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Ask Mr. Smarty Plants is a free service provided by the staff and volunteers at the Lady Bird Johnson Wildflower Center.

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Saturday - April 06, 2013

From: Laughlin, NV
Region: Southwest
Topic: Trees
Title: Trees for property in Nevada
Answered by: Nan Hampton

QUESTION:

Mr. Smarty Plants: I would like to plant trees in between Crepe Myrtles than put up a fence along the paved road. The temperature ranges from 27'F to 130'F. It is a full sun all day and I will install a drip system. The rest of the front yard has various kinds of cacti: Ocotillos, Chollas, pink beavertails or pink prickly pears, barrel cacti, Mexican Bird of Paradise, etc. as well as a septic system. What would you recommend?

ANSWER:

You didn't say what size tree you were interested in so I am suggesting several native trees of various sizes that are known to grow in Clark County, Nevada and would fit in well with the other plants in your yard.

Chilopsis linearis (Desert willow) grows to 15-40 feet, is heat, drought and cold tolerant and produces exotic-looking flowers.  Here are more photos and information from University of Arizona Pima County Cooperative Extension.

Cercocarpus ledifolius (Curl-leaf mountain mahogany) is evergreen and grows to 10-20 feet.  Here are photos and more information from Las Pilitas Nursery in California and CalPhotos from the University of California-Berkeley.

Fraxinus cuspidata (Fragrant ash) grows to 20 feet, has fragrant flowers and is cold hardy to 5 to 10 degrees F and tolerates heat well.  Here are more photos and more information from Aggie Horticulture.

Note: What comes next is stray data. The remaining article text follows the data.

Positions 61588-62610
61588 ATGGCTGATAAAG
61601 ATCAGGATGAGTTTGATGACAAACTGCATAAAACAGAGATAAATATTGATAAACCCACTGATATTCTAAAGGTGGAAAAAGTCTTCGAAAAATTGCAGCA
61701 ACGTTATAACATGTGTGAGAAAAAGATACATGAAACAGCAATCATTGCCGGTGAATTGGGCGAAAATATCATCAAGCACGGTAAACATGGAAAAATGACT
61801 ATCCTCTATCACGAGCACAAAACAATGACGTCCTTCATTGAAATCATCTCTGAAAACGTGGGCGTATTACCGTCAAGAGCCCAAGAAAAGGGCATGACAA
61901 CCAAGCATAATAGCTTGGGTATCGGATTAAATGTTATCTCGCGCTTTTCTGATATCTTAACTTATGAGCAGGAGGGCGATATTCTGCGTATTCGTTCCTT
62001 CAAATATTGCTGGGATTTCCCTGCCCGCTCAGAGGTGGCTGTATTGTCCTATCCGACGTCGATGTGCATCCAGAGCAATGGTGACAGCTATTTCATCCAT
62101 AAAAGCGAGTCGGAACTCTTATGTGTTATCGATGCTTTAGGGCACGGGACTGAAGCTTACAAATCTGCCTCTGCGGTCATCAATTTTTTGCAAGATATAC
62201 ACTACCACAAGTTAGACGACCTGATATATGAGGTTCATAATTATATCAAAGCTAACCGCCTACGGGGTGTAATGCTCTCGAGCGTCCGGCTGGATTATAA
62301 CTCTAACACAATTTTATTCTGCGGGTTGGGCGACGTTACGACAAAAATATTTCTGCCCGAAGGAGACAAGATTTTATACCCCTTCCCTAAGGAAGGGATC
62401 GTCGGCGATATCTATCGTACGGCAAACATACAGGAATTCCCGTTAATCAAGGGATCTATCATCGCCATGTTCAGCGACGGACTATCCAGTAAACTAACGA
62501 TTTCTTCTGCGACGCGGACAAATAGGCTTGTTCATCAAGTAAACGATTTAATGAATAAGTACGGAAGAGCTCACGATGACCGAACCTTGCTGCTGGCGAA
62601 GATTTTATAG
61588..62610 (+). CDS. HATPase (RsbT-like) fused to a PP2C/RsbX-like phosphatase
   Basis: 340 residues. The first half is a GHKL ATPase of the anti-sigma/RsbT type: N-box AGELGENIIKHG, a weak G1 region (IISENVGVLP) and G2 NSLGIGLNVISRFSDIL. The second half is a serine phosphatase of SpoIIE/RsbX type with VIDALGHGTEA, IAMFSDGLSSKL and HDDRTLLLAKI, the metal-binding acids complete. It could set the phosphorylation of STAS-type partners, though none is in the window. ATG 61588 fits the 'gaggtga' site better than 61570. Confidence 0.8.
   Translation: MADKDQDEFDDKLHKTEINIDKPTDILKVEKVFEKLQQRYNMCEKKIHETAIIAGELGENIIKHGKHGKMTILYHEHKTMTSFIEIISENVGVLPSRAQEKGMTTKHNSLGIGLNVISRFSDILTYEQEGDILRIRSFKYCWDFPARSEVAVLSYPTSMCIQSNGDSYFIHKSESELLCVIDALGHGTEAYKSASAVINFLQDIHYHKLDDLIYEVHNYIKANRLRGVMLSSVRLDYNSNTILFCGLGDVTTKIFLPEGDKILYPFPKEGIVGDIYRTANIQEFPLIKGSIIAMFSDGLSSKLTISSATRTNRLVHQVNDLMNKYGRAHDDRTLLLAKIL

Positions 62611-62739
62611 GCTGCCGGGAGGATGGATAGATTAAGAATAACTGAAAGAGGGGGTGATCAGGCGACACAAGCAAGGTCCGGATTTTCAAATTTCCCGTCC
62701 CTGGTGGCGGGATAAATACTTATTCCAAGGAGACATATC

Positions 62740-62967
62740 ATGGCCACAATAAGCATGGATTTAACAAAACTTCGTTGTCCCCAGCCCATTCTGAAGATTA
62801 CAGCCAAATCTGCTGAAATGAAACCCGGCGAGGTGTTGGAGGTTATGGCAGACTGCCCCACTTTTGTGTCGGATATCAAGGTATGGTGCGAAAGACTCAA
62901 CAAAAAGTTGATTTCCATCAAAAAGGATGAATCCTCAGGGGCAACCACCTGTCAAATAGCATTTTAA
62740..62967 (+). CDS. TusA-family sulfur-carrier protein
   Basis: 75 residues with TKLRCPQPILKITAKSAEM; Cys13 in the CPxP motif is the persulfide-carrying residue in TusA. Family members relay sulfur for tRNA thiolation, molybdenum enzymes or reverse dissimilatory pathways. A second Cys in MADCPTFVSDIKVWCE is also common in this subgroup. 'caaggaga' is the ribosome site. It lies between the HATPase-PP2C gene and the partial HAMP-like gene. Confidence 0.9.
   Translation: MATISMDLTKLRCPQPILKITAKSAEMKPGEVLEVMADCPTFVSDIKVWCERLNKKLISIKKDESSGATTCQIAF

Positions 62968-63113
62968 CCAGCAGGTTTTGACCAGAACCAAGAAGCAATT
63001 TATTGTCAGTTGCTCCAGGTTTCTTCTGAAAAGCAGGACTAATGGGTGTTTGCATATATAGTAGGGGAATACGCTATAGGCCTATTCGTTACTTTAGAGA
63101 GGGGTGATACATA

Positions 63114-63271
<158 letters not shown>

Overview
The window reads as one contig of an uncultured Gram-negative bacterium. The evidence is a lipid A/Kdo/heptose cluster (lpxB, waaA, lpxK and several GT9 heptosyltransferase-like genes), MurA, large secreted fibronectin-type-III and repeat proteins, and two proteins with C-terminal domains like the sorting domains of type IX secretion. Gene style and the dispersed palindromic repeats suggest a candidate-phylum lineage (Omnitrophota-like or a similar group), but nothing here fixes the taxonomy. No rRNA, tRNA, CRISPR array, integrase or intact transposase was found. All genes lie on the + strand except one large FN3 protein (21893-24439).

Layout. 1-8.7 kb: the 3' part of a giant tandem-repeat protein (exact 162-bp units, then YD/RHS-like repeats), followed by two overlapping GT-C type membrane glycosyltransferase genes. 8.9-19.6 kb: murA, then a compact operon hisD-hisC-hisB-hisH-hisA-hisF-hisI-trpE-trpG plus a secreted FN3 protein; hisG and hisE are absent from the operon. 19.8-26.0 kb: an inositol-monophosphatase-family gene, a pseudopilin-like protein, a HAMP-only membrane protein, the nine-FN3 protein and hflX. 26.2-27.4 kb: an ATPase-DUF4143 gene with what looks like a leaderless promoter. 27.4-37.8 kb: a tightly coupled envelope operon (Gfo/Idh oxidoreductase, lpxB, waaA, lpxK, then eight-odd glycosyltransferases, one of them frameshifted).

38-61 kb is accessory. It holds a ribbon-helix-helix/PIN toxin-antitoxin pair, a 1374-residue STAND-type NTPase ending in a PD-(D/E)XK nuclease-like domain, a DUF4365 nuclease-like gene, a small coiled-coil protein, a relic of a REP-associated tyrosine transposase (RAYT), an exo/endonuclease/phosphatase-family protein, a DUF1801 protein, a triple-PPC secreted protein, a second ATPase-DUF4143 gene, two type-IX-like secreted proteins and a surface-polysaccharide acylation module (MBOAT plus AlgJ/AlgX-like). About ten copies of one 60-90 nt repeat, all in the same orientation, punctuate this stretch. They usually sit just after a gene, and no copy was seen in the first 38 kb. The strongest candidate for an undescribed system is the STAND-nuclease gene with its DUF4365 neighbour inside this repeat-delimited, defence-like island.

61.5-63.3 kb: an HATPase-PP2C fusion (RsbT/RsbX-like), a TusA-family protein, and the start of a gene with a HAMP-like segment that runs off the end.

Hesperocyparis arizonica (Arizona cypress) is evergreen and grows to 30-40 feet.  Here is more information from Virginia Tech.

Prosopis glandulosa (Honey mesquite) grows to 30 feet and is well-adapted to hot, dry conditions and improves the soil by fixing nitrogen.  Here is more information from the US Forest Service and Winrock International.

Prosopis pubescens (Screwbean mesquite) grows to 30 feet, does well in heat and hardy down to ~15° F.   Here is more information from University of Arizona Pima County Cooperative Extension.

You can search for more possibilites on the Nevada Recommended page that list commercially available plants native to Nevada that are suitable for landscaping.  You can use the NARROW YOUR SEARCH option to limit the search to "Tree" under the General Appearance category.

 

From the Image Gallery


Desert willow
Chilopsis linearis

Desert willow
Chilopsis linearis

Fragrant ash
Fraxinus cuspidata

Arizona cypress
Hesperocyparis arizonica

Honey mesquite
Prosopis glandulosa

Screwbean mesquite
Prosopis pubescens

Screwbean mesquite
Prosopis pubescens

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